I don’t know about you, but I’m thirsty for Jesus.
I’m hungry for the Eucharist.
I want him. Physically, tangibly. Less than 10 days into coronavirus-prompted deprivation, I have a longing I’ve never experienced before. It’s a longing I never thought I’d have, given 30 years of experiencing his presence spiritually as a Protestant, ignorant of what I was missing. Even as a Catholic, it took years to understand: “This is my Body” is for real. “This is my Blood, given for you.”
Take … and eat. Drink.
I am thirsty. I’m hungry.
What are we going to do?
A friend said, I find him outside, in the beauty of nature. Another: I close my eyes and enter my heart, and meet him there. And just as I have done daily since I was 15, I open my Bible and listen as the Lord speaks to me, comforting, consoling, challenging my heart.
All of that’s good. But it’s not the same.
There are levels of communion with the Lord. Not one is like the co-mingling of body and blood that takes place at Mass, him in me until I become part of him.
As a deer longs for flowing streams,
So longs my soul for you, O God.
My soul thirsts for God, for the living God.
When shall I come and behold the face of God? (Psalm 42:1-2)
As I learn to live with this new thirst, I wonder. Have I taken that communion for granted? Going weekly, daily sometimes, taking his Body and Blood in all reverence, to be sure, but not with this longing and desire. Have I appreciated the gift?
Absence makes the heart grow fonder, they say.
How true that is.
A lesson from the past
The Old Testament is instructive in this time of forced thirst. God formed his people in the desert, where they rebelled when they got thirsty. In Meribah they forgot his care, doubted his presence, and wished themselves back in Egypt! Miraculously, he provided water from a rock. But the story lived on as a warning. “Harden not your hearts as at Meribah,” God pled with them through the psalmist, years later. “Oh that today you would listen to his voice!” (See Psalm 95:7-8.)
Then in Psalm 81:
I tested you at the waters of Meribah
Hear, O my people, while I admonish you!
O Israel, if you would but listen to me!
There shall be no strange god among you;
you shall not bow down to a foreign god.
I am the LORD your God,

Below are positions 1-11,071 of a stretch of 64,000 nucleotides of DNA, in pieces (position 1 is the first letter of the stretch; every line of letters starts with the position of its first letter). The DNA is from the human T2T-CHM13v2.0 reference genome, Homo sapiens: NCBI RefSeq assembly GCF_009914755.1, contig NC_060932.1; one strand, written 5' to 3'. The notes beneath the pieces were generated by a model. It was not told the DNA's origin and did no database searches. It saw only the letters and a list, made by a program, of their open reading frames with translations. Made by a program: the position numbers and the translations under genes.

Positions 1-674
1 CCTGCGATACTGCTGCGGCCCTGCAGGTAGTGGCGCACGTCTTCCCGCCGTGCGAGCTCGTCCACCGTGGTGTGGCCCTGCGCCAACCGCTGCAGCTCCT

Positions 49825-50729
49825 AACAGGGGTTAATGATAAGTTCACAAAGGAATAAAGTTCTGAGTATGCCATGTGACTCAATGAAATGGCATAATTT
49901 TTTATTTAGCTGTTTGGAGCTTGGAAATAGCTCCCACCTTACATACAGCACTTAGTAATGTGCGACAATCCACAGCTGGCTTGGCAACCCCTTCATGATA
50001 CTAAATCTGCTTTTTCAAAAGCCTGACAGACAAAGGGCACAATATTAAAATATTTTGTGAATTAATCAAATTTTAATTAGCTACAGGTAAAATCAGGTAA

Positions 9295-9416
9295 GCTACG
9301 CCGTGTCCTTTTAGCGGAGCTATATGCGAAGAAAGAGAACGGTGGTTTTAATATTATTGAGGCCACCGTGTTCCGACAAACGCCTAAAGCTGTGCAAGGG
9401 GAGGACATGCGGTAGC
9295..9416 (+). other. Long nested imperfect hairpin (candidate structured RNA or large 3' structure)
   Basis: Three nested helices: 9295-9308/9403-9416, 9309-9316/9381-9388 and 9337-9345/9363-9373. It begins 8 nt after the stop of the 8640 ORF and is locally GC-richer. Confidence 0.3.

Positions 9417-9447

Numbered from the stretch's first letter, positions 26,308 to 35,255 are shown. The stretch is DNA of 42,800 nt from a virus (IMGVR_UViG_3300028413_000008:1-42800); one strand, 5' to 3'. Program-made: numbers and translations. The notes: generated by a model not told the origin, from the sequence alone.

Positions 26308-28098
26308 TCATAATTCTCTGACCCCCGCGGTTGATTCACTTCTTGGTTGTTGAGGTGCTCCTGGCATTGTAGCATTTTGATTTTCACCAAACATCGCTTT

who brought you up out of the land of Egypt.
Open your mouth wide, and I will fill it.”
O my people: listen to me!
What might God be saying to us today, through this enforced deprivation?
We too are people who know, personally, the saving work of God … who have entered a desert of sorts. Do we trust that the Lord is our shepherd even here, even when he cannot be seen and touched?
Do we let panic at the hardships that come our way harden our hearts and close our ears to his voice?
Can we take this as an opportunity to examine our hearts?
Perhaps we have allowed “strange gods” among us, even while worshiping him. Have we bowed to the god of work? Of self-sufficiency? Of pleasure?
Has safety lulled us to sleep? Has excess dulled our desire?
If God has allowed us to go hungry for a time, even for him, let us …
… turn to him all the more in our hearts
… examine our lives and repent
… fill our minds and hearts with his Word
… enter spiritually into his presence
… offer up our sufferings
… not put the Lord to the test
… approach him with gratitude, thanksgiving and trust
… ask, humbly, for his grace.
Let us focus our longing on him. And let us wait in patience for the water from the Rock that is Christ.
Open your mouth wide, and He will fill it.
© 2020 Sarah Christmyer
You might also like:
- Thirsty? Choose Where to Go With Your Longing (learning from the Woman at the Well)
- Thirsting for God (first in a series of posts on how the Psalms teach us to reach out in thirst to the One who can satisfy).
- Dr. Edward Sri talks about making a spiritual communion and how to worship even when we can’t go to Mass in The House of the Lord is Closed but the Glory Has Not Departed.